This new blockchain concept – which they call “E-Stablecoin” – could allow electricity to be transmitted between users who are spread around the world, without the need for interconnecting wires or a grid-based transmission system. The work, say the researchers, solves critical digital asset stability problems and is the first cryptocurrency token design that is both collateralized by a physical asset and fully decentralized because it is secured by the laws of statistical mechanics.
The new cryptocurrency concept is designed as a step toward implementing responsible digital assets that move beyond just the digital world and are instead tied to the physical world in more tangible ways. E-Stablecoin takes advantage of modern advancements in thermodynamics to transmit energy as a form of information.
The seeds of this idea, say the researchers, date back to the “Maxwell’s Demon” thought experiment posed in 1867 by James Clerk Maxwell. In this thought experiment, a “neat-fingered demon” could allegedly break the second law of thermodynamics at the nanoscale – a claim that led to a flurry of controversy over the course of a century, ultimately elucidating a deep connection between energy and information.
In their work, the researchers detailed how this connection between energy and information allows for the creation of a cryptocurrency token that is directly backed by – and is convertible into – one kilowatt-hour of electricity. While it requires the input of one kilowatt-hour of electricity to mint an E-Stablecoin token, that digital token can later be destroyed to extract back out one kilowatt-hour of usable electricity.
Thus, the price of one E-Stablecoin token is pegged to the price of one kilowatt-hour of electricity in a manner that is robust, stable and trustless (a system that does not depend on an institution or third party for a network or payment system to function).
“Any anonymous party can mint an E-Stablecoin token with the input of roughly one kilowatt-hour of electricity,” says Lawrence Livermore researcher Maxwell Murialdo and co-author of a paper on the work. They can then transact with the digital token like any other cryptocurrency, or even turn it back into usable electricity — all without the need for electrical power companies, electrical transmission lines, permissions or authorities. It is a trustless system from top to bottom.”
A key problem that plagues many cryptocurrencies such as Bitcoin, say the researchers, is the tendency for wild fluctuations to arise in the cryptocurrency’s exchange price. These extreme price fluctuations magnify risks and discourage consumer transactions, long-term smart contracts, and other applications built on the blockchain.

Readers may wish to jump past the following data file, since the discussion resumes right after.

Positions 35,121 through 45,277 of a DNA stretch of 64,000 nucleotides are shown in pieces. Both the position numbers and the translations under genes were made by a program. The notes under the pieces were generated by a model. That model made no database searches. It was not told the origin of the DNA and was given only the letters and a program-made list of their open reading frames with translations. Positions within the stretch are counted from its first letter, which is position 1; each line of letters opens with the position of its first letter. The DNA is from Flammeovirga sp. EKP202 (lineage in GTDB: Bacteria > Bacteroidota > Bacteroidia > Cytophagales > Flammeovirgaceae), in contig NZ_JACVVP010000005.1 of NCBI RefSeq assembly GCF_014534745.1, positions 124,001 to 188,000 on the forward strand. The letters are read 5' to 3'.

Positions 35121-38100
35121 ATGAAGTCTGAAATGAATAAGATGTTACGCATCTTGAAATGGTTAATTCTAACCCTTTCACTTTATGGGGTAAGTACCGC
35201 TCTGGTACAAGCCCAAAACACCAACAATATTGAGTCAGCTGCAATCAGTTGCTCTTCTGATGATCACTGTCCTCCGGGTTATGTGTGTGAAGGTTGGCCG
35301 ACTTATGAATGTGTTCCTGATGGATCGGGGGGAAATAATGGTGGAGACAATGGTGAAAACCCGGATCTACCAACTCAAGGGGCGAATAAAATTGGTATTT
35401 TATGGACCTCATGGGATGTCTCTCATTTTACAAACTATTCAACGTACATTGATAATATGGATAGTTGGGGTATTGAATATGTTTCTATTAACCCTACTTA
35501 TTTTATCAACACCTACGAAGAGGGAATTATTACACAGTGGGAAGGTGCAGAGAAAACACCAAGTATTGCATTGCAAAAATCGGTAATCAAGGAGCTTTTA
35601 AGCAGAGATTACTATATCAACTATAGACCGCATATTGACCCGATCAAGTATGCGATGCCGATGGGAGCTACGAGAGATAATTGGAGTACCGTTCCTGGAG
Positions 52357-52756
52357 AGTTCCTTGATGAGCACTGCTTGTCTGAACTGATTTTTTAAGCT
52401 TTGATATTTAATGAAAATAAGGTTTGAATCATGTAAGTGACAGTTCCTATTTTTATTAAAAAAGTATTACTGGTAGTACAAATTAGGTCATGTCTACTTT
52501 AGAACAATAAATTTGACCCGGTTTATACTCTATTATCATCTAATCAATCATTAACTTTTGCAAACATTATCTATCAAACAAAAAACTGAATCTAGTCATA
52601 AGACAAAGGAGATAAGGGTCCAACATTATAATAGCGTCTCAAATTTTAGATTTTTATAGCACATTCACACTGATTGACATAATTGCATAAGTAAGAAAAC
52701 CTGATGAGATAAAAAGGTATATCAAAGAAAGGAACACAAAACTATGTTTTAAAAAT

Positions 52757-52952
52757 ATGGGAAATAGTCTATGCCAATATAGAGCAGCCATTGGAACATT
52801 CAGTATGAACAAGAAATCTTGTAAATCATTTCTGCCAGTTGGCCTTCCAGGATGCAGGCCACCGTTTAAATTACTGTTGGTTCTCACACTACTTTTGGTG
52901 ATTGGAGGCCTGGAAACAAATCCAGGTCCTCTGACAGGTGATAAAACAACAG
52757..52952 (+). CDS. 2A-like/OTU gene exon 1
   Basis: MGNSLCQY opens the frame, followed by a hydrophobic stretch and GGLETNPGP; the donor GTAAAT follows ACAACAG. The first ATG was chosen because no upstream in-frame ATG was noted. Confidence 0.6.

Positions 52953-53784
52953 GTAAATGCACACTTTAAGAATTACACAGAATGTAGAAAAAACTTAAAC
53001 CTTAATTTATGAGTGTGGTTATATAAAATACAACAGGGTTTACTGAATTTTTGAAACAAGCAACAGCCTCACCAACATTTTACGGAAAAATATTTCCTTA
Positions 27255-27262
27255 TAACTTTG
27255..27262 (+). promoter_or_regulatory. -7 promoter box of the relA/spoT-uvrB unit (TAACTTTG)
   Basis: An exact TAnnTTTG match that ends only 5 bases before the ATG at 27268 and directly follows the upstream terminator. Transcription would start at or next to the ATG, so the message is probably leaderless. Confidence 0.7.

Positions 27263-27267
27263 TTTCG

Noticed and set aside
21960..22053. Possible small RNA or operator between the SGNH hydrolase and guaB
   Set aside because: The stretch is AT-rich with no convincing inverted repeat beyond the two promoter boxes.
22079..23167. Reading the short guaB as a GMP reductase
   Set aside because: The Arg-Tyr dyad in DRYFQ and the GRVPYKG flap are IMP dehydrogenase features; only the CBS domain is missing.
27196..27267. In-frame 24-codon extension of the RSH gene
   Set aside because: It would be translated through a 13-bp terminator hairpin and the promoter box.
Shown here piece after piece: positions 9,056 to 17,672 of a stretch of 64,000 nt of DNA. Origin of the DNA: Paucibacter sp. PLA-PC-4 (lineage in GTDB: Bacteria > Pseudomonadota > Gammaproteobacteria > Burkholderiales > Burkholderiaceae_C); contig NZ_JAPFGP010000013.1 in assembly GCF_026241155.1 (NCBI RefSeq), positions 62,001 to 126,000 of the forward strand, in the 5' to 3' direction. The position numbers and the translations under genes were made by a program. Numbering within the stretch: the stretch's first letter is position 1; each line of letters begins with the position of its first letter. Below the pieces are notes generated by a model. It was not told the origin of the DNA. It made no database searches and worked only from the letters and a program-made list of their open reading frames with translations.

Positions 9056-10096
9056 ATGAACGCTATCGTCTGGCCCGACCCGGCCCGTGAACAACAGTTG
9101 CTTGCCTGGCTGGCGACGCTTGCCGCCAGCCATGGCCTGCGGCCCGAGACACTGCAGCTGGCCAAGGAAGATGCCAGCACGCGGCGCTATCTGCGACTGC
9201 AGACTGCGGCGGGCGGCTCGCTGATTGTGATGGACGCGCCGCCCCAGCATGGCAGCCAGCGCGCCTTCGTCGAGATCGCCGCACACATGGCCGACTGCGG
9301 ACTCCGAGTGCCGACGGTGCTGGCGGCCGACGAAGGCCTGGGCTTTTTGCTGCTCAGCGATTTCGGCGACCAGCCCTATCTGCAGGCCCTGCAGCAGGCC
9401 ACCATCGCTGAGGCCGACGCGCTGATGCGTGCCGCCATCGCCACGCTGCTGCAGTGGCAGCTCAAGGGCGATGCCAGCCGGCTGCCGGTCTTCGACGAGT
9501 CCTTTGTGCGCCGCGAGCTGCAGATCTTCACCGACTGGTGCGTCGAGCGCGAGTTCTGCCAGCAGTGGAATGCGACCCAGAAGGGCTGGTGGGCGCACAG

One solution is to create “stablecoins,” which are cryptocurrency tokens that are specifically designed to hold stable value relative to external assets. Stablecoins can peg their token value to the value of an external asset, such as one U.S. dollar or one gram of gold, by making the token directly exchangeable for the asset.
However, to date, pegging the value of a cryptocurrency token to the value of a physical asset has required trust in a centralized authority (who can maintain and disburse the physical asset). Requiring trust in a centralized authority introduces a potential failure point that is antithetical to the decentralized ethos of cryptocurrencies.
E-Stablecoin is offered as the first stablecoin concept to eliminate this failure point – a feat made possible by using the interplay of thermodynamics and information theory. In the future, say the researchers, E-Stablecoin may help to distribute electricity to remote locations that are not connected by an electrical grid system, or combat climate change by enabling intermittent, renewable energy to be transmitted to the places where it is needed most for efficiency.
“Through thermodynamic reversibility — to the extent that it is allowed by a modern understanding of statistical mechanics — we envision a future blockchain that is not only rooted in real-life assets like energy usage,” says Lawrence Livermore researcher and co-author Jon Belof, “but also is a more responsible steward of our natural resources in support of the economy.”